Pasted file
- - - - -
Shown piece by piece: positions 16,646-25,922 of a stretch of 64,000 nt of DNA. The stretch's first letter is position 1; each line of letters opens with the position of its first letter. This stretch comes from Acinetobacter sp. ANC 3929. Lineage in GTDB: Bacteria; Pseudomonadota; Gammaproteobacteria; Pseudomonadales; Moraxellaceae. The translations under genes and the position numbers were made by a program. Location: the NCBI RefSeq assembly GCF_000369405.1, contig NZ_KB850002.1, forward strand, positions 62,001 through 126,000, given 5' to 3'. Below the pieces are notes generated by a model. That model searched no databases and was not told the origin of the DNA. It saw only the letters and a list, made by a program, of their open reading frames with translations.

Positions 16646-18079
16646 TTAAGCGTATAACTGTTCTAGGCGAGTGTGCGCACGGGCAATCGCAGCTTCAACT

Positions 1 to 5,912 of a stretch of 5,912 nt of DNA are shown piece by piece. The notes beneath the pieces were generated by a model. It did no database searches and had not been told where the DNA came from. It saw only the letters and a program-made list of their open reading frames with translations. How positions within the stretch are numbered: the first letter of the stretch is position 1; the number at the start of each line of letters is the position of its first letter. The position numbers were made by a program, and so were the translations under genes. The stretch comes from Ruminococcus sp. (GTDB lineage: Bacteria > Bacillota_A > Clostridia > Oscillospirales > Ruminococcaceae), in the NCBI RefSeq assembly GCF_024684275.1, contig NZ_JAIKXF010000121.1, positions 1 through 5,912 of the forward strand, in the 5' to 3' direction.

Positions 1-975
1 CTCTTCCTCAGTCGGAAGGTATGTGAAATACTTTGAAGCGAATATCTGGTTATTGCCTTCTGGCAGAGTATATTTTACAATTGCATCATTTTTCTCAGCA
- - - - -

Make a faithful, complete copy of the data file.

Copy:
Shown piece by piece: positions 16,646-25,922 of a stretch of 64,000 nt of DNA. The stretch's first letter is position 1; each line of letters opens with the position of its first letter. This stretch comes from Acinetobacter sp. ANC 3929. Lineage in GTDB: Bacteria; Pseudomonadota; Gammaproteobacteria; Pseudomonadales; Moraxellaceae. The translations under genes and the position numbers were made by a program. Location: the NCBI RefSeq assembly GCF_000369405.1, contig NZ_KB850002.1, forward strand, positions 62,001 through 126,000, given 5' to 3'. Below the pieces are notes generated by a model. That model searched no databases and was not told the origin of the DNA. It saw only the letters and a list, made by a program, of their open reading frames with translations.

Positions 16646-18079
16646 TTAAGCGTATAACTGTTCTAGGCGAGTGTGCGCACGGGCAATCGCAGCTTCAACT

Positions 1 to 5,912 of a stretch of 5,912 nt of DNA are shown piece by piece. The notes beneath the pieces were generated by a model. It did no database searches and had not been told where the DNA came from. It saw only the letters and a program-made list of their open reading frames with translations. How positions within the stretch are numbered: the first letter of the stretch is position 1; the number at the start of each line of letters is the position of its first letter. The position numbers were made by a program, and so were the translations under genes. The stretch comes from Ruminococcus sp. (GTDB lineage: Bacteria > Bacillota_A > Clostridia > Oscillospirales > Ruminococcaceae), in the NCBI RefSeq assembly GCF_024684275.1, contig NZ_JAIKXF010000121.1, positions 1 through 5,912 of the forward strand, in the 5' to 3' direction.

Positions 1-975
1 CTCTTCCTCAGTCGGAAGGTATGTGAAATACTTTGAAGCGAATATCTGGTTATTGCCTTCTGGCAGAGTATATTTTACAATTGCATCATTTTTCTCAGCA